Everyone in America, regardless of their heritage, is an immigrant, or the descendant of an immigrant – that is true even of American Indians. 

Freedom, as described in the Declaration of Independence, is what makes possible a land that is your land, and a land that is my land – for everyone.

The limitations of tribal hunter-gatherers, of conquest, and of kings and emperors is gone – replaced by America and Americans.

 “From California to the New York island”

From coast to coast, as well as in Alaska, Hawaii, and the U.S. territories, America’s freedom for everyone is unchallenged.

 “From the redwood forest to the Gulf Stream waters”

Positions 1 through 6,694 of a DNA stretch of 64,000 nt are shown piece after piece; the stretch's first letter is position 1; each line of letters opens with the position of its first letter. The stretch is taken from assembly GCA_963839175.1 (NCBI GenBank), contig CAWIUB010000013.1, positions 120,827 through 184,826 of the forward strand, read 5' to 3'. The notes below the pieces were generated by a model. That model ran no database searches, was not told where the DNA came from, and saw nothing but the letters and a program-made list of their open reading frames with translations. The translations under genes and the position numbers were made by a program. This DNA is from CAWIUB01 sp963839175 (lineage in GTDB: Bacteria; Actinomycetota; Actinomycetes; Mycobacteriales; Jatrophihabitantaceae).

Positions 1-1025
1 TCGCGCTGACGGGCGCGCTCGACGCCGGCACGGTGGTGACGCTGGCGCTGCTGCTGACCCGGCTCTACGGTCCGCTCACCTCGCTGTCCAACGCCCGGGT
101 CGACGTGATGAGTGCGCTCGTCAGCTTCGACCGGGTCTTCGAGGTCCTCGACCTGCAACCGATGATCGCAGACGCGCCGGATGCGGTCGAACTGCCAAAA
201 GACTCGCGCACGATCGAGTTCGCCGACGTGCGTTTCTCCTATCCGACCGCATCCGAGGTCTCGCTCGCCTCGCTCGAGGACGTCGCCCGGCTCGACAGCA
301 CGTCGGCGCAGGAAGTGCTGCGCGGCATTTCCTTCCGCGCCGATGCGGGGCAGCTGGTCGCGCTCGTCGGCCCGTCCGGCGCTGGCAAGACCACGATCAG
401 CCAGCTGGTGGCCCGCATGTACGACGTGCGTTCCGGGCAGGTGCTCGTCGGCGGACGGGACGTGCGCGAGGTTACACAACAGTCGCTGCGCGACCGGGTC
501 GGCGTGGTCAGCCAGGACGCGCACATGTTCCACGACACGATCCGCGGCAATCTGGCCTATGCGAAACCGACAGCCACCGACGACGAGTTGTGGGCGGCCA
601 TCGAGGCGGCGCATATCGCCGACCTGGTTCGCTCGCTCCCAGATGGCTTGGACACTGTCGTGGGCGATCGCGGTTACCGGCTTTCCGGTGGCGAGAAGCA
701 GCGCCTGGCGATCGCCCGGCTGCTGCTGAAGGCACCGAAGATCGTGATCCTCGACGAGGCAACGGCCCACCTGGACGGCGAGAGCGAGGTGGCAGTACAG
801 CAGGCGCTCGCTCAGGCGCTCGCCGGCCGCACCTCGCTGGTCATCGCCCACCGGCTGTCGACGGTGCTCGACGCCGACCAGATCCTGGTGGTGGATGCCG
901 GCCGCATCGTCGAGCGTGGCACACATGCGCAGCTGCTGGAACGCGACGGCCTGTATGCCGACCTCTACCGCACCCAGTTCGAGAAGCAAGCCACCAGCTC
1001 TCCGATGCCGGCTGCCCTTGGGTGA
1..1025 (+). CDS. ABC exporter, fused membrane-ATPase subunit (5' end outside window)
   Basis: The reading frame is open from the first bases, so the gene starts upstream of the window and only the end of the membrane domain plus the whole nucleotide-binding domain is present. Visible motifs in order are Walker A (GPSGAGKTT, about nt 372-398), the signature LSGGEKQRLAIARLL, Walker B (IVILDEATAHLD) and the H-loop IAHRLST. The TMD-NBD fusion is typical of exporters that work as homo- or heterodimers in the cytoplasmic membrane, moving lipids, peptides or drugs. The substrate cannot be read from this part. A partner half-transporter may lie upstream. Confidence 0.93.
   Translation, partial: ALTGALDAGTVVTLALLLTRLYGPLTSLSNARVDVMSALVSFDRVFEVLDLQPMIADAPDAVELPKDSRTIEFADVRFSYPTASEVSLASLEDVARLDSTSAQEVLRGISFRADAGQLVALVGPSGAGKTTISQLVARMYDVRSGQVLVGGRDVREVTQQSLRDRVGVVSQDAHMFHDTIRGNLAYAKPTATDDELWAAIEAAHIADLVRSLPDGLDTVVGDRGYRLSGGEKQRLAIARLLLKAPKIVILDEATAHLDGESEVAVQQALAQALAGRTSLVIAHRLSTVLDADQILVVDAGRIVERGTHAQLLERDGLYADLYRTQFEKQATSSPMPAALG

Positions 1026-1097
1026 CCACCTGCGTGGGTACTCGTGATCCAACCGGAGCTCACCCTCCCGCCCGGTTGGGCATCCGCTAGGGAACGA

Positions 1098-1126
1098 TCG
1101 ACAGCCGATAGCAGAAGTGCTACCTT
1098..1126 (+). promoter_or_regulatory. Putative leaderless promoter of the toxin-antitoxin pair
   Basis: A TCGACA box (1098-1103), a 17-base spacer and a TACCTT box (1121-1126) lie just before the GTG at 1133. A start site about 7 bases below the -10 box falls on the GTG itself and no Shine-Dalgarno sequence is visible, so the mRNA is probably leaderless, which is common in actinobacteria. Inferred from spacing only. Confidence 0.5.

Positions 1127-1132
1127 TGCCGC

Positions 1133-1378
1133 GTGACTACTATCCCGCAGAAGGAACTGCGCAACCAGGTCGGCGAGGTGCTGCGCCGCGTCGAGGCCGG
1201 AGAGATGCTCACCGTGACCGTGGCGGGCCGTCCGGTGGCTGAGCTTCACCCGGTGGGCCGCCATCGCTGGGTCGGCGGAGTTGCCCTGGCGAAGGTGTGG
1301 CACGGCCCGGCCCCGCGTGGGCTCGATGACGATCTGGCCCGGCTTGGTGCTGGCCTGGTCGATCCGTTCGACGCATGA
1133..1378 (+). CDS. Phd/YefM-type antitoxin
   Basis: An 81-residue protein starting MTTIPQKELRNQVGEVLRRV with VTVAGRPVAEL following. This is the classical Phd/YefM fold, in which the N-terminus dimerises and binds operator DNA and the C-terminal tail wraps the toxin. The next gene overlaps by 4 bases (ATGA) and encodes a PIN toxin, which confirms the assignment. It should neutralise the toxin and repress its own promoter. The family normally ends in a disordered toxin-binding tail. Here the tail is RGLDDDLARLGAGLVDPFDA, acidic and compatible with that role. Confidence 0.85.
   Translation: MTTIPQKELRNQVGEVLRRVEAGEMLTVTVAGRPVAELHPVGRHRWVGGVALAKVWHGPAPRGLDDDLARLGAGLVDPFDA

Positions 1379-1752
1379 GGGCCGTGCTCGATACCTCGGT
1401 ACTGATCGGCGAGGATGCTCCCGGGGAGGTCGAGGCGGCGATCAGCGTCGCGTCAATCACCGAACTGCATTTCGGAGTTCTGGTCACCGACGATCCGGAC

From coast to coast, due to that freedom, Americans possess a way of life available nowhere else.

 “This land was made for you and me”

Independence Day – July 4th – is the day that America broke with the past:  it was the day when Americans said, “The tyranny which has existed throughout this world is not welcome here.  Here we make our stand.  Here freedom and liberty and the rule of law first becomes the norm – the standard before which all kings, emperors, chieftains, and other tyrants will quail.  Here is the standard which will be taken seen by all of the world’s oppressed populations, and which will set an example, proving to all those millions world-wide, to the dismay of their oppressors, to help them work to threaten and destroy tyranny everywhere it yet survives.”

Independence Day is a landmark, a brilliant lighthouse, a beacon, showing to all the world what can be, what should be, and what is.

 --  “This Land Is Your Land”, by Woody Guthrie; first recorded in 1944